You’re out protesting for a cause that’s near-and-dear to your heart.  You’re used to getting jostled around in the crowd, but this time things are getting out of hand.  What began as an afternoon of impassioned speeches interspersed with emphatic chants has devolved into yelling, chaos, and panic.  Suddenly, you’re drooling and your muscles are gripped tighter than ever before, paralyzing you.  Everything goes out of focus as your pupils constrict.  Trying desperately to breathe, you tumble to the ground and succumb to seizures.  You’re terrified.  Is this the end? Continue reading “Chemical Warfare: an Assault on your Nervous System”

The Science of Grilling vs. Barbecue

Autumn is officially here, and if you’re anything like me, you’re a little sad that the smell of charcoal and mosquito spray is going away with the summer. I’m also always a little sad knowing that I won’t have the treat of my husband’s latest barbecued meal on my Dixie plate when dinner time rolls around in the winter months. Whether it is the hundreds of pounds of pulled pork he makes for our family’s annual pig roast in Michigan or a simple charred salmon with fresh corn on the back porch, the fish skin delicately charred and greasy as you flake it onto your fork, I will surely miss it. Continue reading “The Science of Grilling vs. Barbecue”

The Genetics of Bliss

The phrase “nature vs. nurture” calls to mind the idea that the traits that make us who we are, such as our strength, weight, and personality, result from a complex combination of genetic factors and life experiences.  This combination is so, well, complicated that scientists still haven’t entirely figured out where genetics ends and environmental contributions take over in the way our traits develop. After all, our genetics and life experiences are constantly influencing one another throughout our lifetime.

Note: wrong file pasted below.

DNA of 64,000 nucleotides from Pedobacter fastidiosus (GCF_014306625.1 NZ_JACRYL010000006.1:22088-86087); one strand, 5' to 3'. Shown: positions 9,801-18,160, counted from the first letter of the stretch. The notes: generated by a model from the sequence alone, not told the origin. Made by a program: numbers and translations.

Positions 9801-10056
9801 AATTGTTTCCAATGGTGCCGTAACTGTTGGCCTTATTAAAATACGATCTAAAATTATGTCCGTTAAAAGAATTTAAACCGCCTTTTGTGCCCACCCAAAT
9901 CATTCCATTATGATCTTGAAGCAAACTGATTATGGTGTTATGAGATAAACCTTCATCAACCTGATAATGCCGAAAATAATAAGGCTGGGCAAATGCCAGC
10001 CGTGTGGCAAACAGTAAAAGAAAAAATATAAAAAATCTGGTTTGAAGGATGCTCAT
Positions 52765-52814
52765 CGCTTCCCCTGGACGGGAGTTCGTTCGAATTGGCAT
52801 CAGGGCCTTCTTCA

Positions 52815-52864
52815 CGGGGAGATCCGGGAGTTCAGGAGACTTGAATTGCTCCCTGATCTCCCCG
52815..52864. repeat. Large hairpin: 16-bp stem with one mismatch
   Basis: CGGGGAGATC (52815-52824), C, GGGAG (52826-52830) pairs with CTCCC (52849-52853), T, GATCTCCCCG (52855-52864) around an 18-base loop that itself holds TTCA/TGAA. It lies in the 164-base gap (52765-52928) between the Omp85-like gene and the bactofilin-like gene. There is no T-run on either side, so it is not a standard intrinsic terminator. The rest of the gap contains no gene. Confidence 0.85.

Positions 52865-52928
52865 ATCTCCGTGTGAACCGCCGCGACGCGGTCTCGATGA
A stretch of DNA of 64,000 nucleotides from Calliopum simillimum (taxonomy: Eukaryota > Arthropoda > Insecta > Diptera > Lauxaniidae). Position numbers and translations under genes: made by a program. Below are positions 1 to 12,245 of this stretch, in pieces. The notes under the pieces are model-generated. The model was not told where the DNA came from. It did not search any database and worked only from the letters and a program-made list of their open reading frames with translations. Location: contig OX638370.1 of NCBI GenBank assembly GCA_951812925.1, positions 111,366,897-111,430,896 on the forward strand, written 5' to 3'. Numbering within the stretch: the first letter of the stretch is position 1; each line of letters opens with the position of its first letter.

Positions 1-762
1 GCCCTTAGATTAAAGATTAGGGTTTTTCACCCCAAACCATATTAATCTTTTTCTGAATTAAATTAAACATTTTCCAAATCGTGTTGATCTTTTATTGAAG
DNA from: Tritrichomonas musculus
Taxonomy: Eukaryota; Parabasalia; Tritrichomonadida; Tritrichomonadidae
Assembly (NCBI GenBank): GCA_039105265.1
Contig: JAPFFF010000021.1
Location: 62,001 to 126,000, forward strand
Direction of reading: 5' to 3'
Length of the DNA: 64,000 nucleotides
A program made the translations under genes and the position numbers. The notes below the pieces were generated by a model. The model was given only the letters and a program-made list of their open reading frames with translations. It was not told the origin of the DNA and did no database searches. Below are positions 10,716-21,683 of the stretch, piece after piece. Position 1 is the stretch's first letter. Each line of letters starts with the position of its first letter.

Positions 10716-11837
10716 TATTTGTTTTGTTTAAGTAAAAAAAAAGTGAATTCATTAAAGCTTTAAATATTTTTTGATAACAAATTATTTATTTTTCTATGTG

Continue reading “The Genetics of Bliss”

Alzheimer’s Disease: Causes, Preventative Measures, and Ideal Outcomes

Have you ever wondered how people develop Alzheimer’s disease? Is it something that begins before the person or anyone else around them fully realizes that someone’s memory lapses are actually a symptom of something bigger? Is it all at the mercy of our genes, or can we take actions that lower the chances, or better yet, prevent the disease from occurring altogether? Finally, if a close family member or friend is diagnosed, what can we do to help alleviate the symptoms and slow down the pace of the illness? Continue reading “Alzheimer’s Disease: Causes, Preventative Measures, and Ideal Outcomes”

Go Home Food, You’re Wasted: What You May Not Know About Food Waste in the U.S.

In the last several years, I, like many others, have become increasingly aware of and concerned with the issue of food waste.  In 2014 (the most recent published data), the U.S. Environmental Protection Agency (EPA) estimated that, of the 136 million tons of municipal solid waste (MSW) sent to landfills that year, food was the largest component, accounting for over 21 percent of the total landfilled MSW.  Continue reading “Go Home Food, You’re Wasted: What You May Not Know About Food Waste in the U.S.”

Finding Balance and Harmony in a Diverse Ecosystem